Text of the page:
So you tell me — outside punchline frequency, what are the significant differences in the content delivered by Robertson and Gregory?

I submit to you that there are NO SIGNIFICANT DIFFERENCES. Not only that…

I can tell you beyond a shadow of a doubt that Robertson’s material could be EASILY tightened to generate more more laughs with editing and the addition of punchlines.

But it really doesn’t need to to be tightened at all — want to know why?

Here’s some more reality that so-called “comedy” experts can’t provide…

The laughter expectations of an audience reviewing a speaker are FAR LESS than that of stand-up comedy audience.

In the case of Robertson, SHE FAR SURPASSES what most speakers can deliver in the way of audience laughter.

Final Thoughts

Neither Robertson or Gregory have any connection to what I offer in the way of comedy education — but they certainly exemplify what I teach.

Some of the reasons that my online course for comedians is popular in public speaking circles is because:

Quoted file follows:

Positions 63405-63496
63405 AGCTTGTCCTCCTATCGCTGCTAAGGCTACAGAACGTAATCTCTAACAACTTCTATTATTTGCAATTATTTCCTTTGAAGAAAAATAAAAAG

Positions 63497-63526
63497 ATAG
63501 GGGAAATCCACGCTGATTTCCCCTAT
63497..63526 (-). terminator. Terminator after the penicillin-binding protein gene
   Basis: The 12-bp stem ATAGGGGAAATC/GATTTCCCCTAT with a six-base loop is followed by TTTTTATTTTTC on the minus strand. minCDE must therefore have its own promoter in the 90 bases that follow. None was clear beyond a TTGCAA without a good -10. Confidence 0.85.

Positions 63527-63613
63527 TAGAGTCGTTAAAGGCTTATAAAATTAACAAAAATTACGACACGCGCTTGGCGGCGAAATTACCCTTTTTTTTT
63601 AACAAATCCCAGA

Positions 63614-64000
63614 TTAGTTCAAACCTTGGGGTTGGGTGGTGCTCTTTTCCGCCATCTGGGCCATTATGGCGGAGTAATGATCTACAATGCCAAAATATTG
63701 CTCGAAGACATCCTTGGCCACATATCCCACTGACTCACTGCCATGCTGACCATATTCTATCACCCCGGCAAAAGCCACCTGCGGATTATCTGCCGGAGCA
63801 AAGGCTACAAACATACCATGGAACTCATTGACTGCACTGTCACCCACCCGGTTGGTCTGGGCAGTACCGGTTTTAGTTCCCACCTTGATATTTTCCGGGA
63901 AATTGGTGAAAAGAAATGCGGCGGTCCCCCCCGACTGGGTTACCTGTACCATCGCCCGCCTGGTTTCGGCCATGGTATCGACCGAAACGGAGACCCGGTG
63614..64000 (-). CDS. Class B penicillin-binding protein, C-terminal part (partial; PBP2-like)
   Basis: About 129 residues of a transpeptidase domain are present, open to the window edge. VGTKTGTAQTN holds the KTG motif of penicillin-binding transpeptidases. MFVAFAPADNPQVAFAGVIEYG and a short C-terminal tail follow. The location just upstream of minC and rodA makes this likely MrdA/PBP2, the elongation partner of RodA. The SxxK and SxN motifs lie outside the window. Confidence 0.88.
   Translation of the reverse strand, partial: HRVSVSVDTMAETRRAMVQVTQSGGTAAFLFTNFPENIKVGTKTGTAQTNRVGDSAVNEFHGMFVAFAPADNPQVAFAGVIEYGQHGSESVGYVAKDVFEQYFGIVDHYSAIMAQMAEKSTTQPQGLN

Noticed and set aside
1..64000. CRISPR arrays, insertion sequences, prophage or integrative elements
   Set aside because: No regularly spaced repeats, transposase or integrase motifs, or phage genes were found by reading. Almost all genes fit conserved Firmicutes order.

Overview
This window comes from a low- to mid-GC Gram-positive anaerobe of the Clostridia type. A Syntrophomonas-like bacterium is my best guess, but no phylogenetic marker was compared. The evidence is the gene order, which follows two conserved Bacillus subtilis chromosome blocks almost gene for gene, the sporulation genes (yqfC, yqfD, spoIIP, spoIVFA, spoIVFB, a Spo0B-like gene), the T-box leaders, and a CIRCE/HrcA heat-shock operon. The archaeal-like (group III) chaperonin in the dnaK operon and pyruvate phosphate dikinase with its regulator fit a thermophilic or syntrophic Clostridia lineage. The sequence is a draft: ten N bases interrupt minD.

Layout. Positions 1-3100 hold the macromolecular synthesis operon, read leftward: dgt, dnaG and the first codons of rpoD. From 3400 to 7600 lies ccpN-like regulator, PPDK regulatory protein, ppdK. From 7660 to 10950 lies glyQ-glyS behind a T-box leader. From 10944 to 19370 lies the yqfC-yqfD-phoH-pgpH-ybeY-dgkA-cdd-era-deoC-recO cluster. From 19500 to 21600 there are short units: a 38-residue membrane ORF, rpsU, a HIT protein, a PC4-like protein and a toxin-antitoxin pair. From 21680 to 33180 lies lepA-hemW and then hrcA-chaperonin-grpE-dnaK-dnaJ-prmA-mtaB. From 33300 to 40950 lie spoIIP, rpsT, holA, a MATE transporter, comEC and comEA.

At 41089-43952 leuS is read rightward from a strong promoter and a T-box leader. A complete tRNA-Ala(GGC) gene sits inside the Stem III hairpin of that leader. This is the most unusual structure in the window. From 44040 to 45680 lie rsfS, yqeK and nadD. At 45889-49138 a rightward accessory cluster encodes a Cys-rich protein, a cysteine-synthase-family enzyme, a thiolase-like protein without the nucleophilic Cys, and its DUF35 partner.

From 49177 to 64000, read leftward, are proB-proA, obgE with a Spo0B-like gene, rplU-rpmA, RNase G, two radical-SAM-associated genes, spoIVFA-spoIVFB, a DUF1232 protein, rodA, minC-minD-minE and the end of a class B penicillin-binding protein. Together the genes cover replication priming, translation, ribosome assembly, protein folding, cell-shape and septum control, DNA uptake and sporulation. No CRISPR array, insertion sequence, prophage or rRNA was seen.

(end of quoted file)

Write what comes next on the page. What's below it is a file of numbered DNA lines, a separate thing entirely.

• There’s no “writing” involved — it’s about structured talking.
  • A person’s natural comedy talent is involved at every step.
  • There’s absolutely no need to use any kind of “joke formulas”

Like I said at the beginning of this article:

When it comes to generating laughter from the spoken word, there is NO difference between what happens in a casual conversation, during a speech or presentation or when delivering a stand-up comedy routine.

The real key to it all when it comes to laughter success in public speaking or stand-up comedy is to know how to use the natural comedy talent that a person has in the same way they use it in casual conversations without thinking about it.

And as far as difficultly and diversity of comedy material that can be used, public speaking has some advantages over stand-up comedy:

Humorous Public Speaking Vs. Stand-up Comedy
There are some major advantages when it comes to humorous public speaking versus delivering a stand-up comedy routine. This article reveals those advantages.

Steve Roye is one of the world's foremost experts in the field of spoken word comedy development and delivery for stand-up comedians and public speaking professionals alike. For details about Steve's diverse background and extensive experience, click here.